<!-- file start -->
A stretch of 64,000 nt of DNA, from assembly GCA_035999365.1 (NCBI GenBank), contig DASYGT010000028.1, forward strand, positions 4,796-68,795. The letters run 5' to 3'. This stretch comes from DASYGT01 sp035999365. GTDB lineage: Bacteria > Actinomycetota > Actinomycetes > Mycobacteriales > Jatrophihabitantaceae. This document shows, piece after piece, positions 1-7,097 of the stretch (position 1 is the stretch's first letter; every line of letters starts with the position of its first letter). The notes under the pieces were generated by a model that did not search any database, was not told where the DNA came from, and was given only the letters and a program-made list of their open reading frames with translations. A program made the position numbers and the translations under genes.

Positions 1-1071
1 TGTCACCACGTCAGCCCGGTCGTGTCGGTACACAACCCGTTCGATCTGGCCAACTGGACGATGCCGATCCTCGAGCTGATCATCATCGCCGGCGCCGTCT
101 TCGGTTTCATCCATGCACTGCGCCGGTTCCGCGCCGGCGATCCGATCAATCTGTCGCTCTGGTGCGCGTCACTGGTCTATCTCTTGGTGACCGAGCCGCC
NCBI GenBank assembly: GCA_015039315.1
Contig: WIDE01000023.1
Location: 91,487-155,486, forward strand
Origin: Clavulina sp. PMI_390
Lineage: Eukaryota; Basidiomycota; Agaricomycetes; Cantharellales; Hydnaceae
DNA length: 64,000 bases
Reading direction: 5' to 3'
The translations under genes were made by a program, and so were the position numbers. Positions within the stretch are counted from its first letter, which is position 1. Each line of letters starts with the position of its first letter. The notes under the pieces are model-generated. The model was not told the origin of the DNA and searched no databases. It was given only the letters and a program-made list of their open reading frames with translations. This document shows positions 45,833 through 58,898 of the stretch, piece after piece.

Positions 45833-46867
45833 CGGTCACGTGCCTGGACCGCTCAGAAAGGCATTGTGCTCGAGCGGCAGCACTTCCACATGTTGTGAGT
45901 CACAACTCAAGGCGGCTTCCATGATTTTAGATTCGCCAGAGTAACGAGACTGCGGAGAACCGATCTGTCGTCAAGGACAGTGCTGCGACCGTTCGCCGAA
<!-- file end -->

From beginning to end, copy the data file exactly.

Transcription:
A stretch of 64,000 nt of DNA, from assembly GCA_035999365.1 (NCBI GenBank), contig DASYGT010000028.1, forward strand, positions 4,796-68,795. The letters run 5' to 3'. This stretch comes from DASYGT01 sp035999365. GTDB lineage: Bacteria > Actinomycetota > Actinomycetes > Mycobacteriales > Jatrophihabitantaceae. This document shows, piece after piece, positions 1-7,097 of the stretch (position 1 is the stretch's first letter; every line of letters starts with the position of its first letter). The notes under the pieces were generated by a model that did not search any database, was not told where the DNA came from, and was given only the letters and a program-made list of their open reading frames with translations. A program made the position numbers and the translations under genes.

Positions 1-1071
1 TGTCACCACGTCAGCCCGGTCGTGTCGGTACACAACCCGTTCGATCTGGCCAACTGGACGATGCCGATCCTCGAGCTGATCATCATCGCCGGCGCCGTCT
101 TCGGTTTCATCCATGCACTGCGCCGGTTCCGCGCCGGCGATCCGATCAATCTGTCGCTCTGGTGCGCGTCACTGGTCTATCTCTTGGTGACCGAGCCGCC
NCBI GenBank assembly: GCA_015039315.1
Contig: WIDE01000023.1
Location: 91,487-155,486, forward strand
Origin: Clavulina sp. PMI_390
Lineage: Eukaryota; Basidiomycota; Agaricomycetes; Cantharellales; Hydnaceae
DNA length: 64,000 bases
Reading direction: 5' to 3'
The translations under genes were made by a program, and so were the position numbers. Positions within the stretch are counted from its first letter, which is position 1. Each line of letters starts with the position of its first letter. The notes under the pieces are model-generated. The model was not told the origin of the DNA and searched no databases. It was given only the letters and a program-made list of their open reading frames with translations. This document shows positions 45,833 through 58,898 of the stretch, piece after piece.

Positions 45833-46867
45833 CGGTCACGTGCCTGGACCGCTCAGAAAGGCATTGTGCTCGAGCGGCAGCACTTCCACATGTTGTGAGT
45901 CACAACTCAAGGCGGCTTCCATGATTTTAGATTCGCCAGAGTAACGAGACTGCGGAGAACCGATCTGTCGTCAAGGACAGTGCTGCGACCGTTCGCCGAA